This superb KidsFest show begins the way nearly every Fringe show does, with a land acknowledgement. At this relaxed, kid-friendly performance, the three-person cast set the tone for their interactive show by coming out and speaking directly with the audience. They had us say “Mississaugas”, “Anishnabeg”, and “Haudenosaunee” out loud with them then explained the dish with one spoon treaty in a clear and positive way, making the mandatory speech into an engaging learning experience. They also used these first ten minutes to explain the accessibility measures of the relaxed performance and set up the parameters of audience interaction so the kids (and everyone) would feel safe and could have fun. The business at the top of the show set the tone for what was to come- a really important lesson that never ever feels preachy, simplistic, or boring. Jessy Ardern, Ted Hambly, and Carmen Osahor are stellar kids performers whose vibrant energy never slips into condescending exaggeration. Once the story finally begins, they hold on to the fourth-wall-breaking narration and make room for the audience to affect the story through choices and interpretation (is it rainy or sunny? What do you think Alex is feeling right now?). Tackling one of the hardest topics in the world, The Big Sad is profoundly moving in its central message that it’s ok to feel your feelings and we’re all going to feel them differently. By anthropomorphizing sadness, this show makes the complexity and contradictions of evolving emotions easier to understand and the cast is able to lay out a simple roadmap that can help process those emotions. The world is a hard place to live and dealing with our emotions is the single most consistent task of any life. But if everyone of every age saw The Big Sad, I think the task could get a little lighter.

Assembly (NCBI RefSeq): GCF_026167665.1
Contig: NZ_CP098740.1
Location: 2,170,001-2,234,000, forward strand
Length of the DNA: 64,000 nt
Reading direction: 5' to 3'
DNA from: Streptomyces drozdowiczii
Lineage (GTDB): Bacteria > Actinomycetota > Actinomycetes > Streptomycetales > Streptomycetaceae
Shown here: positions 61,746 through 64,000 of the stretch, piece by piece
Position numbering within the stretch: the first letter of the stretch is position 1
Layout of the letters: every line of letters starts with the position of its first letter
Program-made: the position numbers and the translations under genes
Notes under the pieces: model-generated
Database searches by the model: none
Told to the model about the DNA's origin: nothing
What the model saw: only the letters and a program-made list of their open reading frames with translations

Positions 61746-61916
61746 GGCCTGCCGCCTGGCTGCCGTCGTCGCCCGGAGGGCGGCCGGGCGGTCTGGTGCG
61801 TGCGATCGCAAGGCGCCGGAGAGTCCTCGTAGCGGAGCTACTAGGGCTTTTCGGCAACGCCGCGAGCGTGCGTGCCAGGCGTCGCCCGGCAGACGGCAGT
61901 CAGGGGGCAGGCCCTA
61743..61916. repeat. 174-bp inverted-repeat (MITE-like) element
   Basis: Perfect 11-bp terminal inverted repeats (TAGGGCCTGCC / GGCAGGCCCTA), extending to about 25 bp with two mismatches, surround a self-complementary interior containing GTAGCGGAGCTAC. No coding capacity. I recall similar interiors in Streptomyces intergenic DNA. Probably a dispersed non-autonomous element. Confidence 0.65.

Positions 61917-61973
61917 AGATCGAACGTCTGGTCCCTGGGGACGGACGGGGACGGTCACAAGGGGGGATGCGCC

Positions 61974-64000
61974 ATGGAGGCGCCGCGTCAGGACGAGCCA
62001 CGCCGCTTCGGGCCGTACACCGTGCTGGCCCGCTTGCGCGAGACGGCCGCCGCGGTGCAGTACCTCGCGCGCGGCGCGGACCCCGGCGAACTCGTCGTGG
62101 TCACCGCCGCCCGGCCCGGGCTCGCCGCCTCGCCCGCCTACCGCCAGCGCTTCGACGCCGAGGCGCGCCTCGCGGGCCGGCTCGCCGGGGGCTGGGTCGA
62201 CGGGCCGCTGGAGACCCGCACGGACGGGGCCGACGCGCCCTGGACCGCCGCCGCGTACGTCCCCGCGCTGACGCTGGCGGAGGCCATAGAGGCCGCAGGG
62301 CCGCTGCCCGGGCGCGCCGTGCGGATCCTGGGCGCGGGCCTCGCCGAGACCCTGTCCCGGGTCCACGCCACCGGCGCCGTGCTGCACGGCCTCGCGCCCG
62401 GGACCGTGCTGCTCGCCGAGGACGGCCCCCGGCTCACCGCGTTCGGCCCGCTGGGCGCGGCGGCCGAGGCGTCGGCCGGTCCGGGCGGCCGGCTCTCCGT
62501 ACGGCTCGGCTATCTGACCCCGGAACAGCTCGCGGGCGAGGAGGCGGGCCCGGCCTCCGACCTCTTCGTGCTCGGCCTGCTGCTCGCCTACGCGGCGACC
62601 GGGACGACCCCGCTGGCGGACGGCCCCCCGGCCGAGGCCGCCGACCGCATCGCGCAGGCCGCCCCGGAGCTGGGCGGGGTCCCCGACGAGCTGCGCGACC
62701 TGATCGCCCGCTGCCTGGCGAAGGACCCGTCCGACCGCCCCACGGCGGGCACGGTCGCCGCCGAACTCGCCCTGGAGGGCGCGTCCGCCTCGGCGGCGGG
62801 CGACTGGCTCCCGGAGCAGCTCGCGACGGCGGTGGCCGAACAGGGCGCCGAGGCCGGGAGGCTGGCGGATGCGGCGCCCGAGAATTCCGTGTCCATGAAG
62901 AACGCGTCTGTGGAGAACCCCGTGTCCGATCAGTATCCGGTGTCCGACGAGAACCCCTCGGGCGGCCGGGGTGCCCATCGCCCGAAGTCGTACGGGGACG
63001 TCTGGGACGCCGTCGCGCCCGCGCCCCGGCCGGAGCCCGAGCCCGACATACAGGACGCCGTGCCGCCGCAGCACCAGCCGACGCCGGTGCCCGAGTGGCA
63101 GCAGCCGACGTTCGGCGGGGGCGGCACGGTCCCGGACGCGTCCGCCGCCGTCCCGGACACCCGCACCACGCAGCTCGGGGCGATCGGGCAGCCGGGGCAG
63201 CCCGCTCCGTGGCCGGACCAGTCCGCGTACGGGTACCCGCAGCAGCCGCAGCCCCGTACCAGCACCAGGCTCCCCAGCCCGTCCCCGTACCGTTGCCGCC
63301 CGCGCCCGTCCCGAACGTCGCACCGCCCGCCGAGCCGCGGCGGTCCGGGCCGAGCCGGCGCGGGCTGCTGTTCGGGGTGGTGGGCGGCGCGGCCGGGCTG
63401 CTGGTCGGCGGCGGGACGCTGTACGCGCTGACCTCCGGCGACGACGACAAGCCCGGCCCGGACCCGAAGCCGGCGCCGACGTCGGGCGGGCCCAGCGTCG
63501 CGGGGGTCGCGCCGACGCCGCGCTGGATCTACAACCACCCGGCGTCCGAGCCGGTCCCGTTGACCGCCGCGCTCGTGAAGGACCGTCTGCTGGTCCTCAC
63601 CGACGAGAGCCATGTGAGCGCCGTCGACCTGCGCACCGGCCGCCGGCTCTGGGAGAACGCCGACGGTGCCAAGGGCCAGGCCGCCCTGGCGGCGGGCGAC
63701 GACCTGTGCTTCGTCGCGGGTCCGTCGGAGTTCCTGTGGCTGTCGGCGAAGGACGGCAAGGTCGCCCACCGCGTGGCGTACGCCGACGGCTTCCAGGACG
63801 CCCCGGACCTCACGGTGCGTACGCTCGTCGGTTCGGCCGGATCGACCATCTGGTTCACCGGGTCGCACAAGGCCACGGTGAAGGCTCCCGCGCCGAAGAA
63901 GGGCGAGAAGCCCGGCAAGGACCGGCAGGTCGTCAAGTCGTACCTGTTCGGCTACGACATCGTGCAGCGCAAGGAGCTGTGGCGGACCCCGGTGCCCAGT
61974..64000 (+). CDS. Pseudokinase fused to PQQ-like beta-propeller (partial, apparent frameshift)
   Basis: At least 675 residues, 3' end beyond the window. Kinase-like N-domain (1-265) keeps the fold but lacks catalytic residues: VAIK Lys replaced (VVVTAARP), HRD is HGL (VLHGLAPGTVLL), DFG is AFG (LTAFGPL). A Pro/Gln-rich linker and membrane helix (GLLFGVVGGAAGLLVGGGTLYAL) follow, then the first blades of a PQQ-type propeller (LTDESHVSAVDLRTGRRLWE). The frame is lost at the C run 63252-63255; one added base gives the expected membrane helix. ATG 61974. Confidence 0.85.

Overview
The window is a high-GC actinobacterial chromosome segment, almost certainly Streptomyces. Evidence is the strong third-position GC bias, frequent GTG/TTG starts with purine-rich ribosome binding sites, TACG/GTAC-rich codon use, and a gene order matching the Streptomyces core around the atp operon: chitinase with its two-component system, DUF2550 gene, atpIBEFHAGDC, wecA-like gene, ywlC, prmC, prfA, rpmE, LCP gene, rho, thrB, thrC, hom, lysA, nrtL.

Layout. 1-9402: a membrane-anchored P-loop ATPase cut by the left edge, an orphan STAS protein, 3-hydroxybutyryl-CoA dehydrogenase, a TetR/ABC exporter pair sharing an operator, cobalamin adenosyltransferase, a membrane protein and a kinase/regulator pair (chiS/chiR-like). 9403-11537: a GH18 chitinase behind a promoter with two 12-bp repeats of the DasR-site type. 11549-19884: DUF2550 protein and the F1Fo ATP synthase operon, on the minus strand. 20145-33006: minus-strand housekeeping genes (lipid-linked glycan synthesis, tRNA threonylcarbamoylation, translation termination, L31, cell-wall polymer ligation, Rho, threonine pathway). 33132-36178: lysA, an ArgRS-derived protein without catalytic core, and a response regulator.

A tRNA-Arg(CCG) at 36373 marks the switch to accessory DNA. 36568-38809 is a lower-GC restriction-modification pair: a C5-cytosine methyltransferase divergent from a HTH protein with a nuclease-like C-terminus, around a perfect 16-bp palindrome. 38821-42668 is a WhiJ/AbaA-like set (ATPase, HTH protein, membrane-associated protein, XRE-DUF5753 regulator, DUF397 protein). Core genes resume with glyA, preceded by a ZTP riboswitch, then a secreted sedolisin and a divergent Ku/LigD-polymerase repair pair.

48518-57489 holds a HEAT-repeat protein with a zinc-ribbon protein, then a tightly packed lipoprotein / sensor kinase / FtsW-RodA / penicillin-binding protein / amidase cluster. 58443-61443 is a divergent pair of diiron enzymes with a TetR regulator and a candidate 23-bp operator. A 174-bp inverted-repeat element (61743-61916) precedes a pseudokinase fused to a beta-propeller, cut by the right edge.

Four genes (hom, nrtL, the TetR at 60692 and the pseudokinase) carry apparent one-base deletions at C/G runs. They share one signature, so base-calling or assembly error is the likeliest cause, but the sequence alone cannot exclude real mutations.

Dead Broke (A-)